Why Klout is a flawed model

Klout inaccuracyIn the 80s and early 90s, journalists on pop magazines (myself included) were driven by who was going to be attaining what position on next week’s charts.

We would have an idea as the midweek positions came in. The current positions and the future positions helped us think about which pop stars to put on a poster, on the cover or to chase for an interview.

Now that we live in such a diversified world and we take our varied music from any number of sources, and we share our tastes on any number of social media websites, the pop charts are as interesting and useful a benchmark as the Conservative pre-election manifesto.

In the modern social media world, there is a void to be filled. We need benchmarks. We need a way of measuring who’s hot and who’s not (remember the first iteration for Facebook as featured in The Social Network); we need a way of finding out which shops are the biggest, which websites are the ones to be reading, which Twitter accounts to follow and which specialists are the ones to worship.

Klout is trying to fill that void. Perfectly timed, Klout is attempting to marry up our social media use to display to the world just how influential we are. The more influential you are, the higher your Klout score. The suggestion follows that a high Klout score would mean you are important.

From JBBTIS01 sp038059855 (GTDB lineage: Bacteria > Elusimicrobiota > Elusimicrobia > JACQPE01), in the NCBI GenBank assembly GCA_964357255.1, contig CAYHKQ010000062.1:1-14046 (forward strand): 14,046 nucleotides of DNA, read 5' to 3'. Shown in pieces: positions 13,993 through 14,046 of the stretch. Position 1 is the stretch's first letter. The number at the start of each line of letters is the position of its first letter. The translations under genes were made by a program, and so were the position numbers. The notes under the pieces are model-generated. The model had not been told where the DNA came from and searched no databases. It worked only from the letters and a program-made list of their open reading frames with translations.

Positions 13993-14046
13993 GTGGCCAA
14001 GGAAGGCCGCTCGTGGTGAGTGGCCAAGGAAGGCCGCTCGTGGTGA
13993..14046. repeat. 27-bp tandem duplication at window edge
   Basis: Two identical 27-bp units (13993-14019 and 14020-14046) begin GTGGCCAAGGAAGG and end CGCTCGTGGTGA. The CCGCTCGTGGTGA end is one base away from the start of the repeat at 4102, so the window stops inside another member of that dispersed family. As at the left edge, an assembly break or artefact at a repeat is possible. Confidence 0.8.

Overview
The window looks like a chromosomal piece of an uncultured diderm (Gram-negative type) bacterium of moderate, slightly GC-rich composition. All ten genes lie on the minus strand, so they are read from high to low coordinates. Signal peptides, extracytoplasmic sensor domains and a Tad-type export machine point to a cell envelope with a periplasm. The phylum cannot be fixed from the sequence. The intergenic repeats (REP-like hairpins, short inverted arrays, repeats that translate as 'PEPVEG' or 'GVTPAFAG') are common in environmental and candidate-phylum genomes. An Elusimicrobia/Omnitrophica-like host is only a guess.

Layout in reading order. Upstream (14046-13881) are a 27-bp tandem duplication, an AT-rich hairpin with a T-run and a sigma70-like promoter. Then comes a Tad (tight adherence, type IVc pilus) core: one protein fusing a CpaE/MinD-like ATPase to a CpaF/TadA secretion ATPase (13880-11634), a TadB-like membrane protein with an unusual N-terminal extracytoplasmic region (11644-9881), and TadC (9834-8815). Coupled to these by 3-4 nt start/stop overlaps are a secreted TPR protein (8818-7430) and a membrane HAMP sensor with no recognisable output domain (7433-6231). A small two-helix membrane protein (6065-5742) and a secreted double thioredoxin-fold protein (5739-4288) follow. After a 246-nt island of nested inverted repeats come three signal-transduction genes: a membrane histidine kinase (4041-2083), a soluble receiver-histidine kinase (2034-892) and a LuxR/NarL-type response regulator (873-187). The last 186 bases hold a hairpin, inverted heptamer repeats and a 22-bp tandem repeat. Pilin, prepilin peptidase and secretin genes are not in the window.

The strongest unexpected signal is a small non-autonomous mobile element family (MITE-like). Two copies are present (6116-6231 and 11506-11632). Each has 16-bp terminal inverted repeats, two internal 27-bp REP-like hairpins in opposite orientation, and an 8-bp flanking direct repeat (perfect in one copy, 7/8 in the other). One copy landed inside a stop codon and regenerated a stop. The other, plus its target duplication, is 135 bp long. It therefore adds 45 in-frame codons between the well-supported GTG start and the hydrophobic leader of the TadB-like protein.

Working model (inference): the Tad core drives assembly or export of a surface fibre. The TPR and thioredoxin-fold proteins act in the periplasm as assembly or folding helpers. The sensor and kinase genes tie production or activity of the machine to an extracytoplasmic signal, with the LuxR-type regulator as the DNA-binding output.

The problem is, a Klout score is not a very good benchmark at all. “Influential” on Klout means people have commented somewhere on something you’ve posted or they have re-shared it. If you spent a month posting pictures of celebrities naked, you could probably push up your Klout score incredibly.

The other problem with Klout is that it is intrinsically linked to specific social networks. If you use Facebook, Twitter, LinkedIn, FourSquare and post on a blog hosted by WordPress.com, you stand a good chance of being noticed more than someone who only uses LinkedIn.

I started using Klout while the 2011 US Masters (golf) was on. Suddenly, despite never posting anything about the US Masters anywhere at all, Klout told me it thought I was influential about this topic. Why? Because my name is Masters. If that is a benchmark, I would rather rely on the Digg model.

Digg is far better than Klout as a measurement of popularity because it relies on people saying they like something, not someone. Klout just says which people post a lot of things that get shared.

I’d rather judge content that’s popular, not the people who are the most active. Klout needs to find a way to value the content as well as the volume. It also needs to widen its net to include other areas of influence.

Steve Masters (10 Posts)

I started professional life as a magazine journalist, working on music magazines and women's titles before becoming a web editor in 1997 and have worked purely in online publishing since 1998. I am now the Services Director at search marketing agency Vertical Leap.